British Beekeepers Association

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British Beekeepers Association
23rd October 2017

"Depressingly small" honey crop from British Beekeepers

The country’s honey crop remains depressingly small, just 24 lbs or approaching 11 kilos per hive, pointing to a steady decline in the crop and an increase in worries about the future of honey bees The results of the British Beekeepers Association’s annual Honey Survey released today reveal that the average beekeeper in England produced 23.8 lbs (10.8 kilos) of honey this year – a decrease of 2.3 lbs over last year’s crop.

The two most productive regions in England continue to be the South East, producing 30.1 lbs of honey and the East with 29.3 lbs of honey per hive, while those areas which suffered a particularly wet summer, Wales and the South West, both saw their honey crop drop to 18 lbs per hive.

Britain differs from the rest of Europe in that most of its beekeeping is carried out by amateur beekeepers, whereas in much of the rest of Europe it is carried out by bee farmers. In common with the EU as whole,  Britain does not produce enough honey to meet demand.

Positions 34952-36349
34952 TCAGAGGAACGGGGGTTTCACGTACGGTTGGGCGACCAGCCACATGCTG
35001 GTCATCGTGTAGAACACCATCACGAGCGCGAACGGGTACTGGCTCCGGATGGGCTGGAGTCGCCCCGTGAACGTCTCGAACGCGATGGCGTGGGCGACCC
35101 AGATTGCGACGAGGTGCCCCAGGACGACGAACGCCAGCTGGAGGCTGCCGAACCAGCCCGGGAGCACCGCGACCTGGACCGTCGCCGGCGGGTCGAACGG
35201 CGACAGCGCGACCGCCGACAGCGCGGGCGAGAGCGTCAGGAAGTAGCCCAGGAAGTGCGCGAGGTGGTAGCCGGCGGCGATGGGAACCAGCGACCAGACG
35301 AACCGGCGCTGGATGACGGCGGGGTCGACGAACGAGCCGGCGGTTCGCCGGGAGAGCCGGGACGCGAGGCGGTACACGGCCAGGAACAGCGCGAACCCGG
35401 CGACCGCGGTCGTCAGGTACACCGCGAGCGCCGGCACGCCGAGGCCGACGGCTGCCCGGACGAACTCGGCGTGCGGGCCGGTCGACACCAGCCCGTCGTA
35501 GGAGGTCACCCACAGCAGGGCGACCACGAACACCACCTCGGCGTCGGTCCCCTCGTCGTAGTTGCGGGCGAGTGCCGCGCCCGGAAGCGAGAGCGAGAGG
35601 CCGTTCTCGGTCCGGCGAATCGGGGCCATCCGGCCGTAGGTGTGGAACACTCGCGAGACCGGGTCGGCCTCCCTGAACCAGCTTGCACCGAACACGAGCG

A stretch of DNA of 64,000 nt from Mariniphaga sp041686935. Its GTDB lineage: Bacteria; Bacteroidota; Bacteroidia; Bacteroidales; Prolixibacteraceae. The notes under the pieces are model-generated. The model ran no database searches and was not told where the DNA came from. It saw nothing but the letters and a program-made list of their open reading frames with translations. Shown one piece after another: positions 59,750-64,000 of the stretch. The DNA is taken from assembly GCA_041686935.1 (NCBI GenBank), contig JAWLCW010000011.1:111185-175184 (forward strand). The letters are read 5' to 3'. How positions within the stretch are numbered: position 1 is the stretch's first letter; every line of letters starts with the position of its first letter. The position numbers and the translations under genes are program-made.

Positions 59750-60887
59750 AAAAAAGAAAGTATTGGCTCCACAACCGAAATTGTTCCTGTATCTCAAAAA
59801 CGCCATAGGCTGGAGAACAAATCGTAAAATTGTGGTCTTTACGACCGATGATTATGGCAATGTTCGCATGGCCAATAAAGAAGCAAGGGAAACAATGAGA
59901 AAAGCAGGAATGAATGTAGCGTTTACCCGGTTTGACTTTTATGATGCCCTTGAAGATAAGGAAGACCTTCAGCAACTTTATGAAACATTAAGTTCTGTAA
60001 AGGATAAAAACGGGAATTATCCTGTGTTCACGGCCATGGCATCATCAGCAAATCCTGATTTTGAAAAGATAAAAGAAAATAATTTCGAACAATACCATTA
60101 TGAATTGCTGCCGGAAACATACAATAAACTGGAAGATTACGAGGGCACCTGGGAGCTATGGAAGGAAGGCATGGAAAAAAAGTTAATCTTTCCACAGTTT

“A honey crop of fifty to a hundred pounds was typical when I started beekeeping in the 1950’s,” said Job Hobrough who was recently awarded his BBKA certificate for sixty years of beekeeping and is the BBKA’s Adopt a Beehive representative for the North East region. 

He continues:

“In those days farmers under-planted crops with clover to nourish the land, nowadays there just isn’t time or space for this style of farming. I think it is having a huge impact on the honey crop, by reducing the forage available not just to honey bees, but all our insects.  

“I warn new beekeepers not to expect a big crop of honey, and to be fair many people aren’t in it nowadays for the honey.”

While weather conditions will always cause variations in the honey crop, for example the cold winter of 2014 saw the honey crop drop to just 8lb a colony, it is the steady overall decline in quantity which is worrying.  

The top five factors worrying beekeepers about the future of the honey bees are:

  • use of pesticides including neonicotinoids 62%;
  • loss of forage from agricultural development 31%;
  • Asian hornet 32%;
  • Varroa mite 28%’
  • climate change 28%.

Margaret Murdin, BBKA Chairman, concludes:

“Everyone can play a part in helping honey bees and all the other insects they love such as butterflies and bumble bees by planting the right sort of flowers and shrubs. Check the label to see that anything you plant will be rich in nectar and pollen, as not all plants are equal in this respect. A crocus is so much better for bees than a daffodil, for example. 

“Our survey shows that suburban gardens and urban roof tops produce some of the best honey crops, so how we garden really can make a difference.”                         -ends-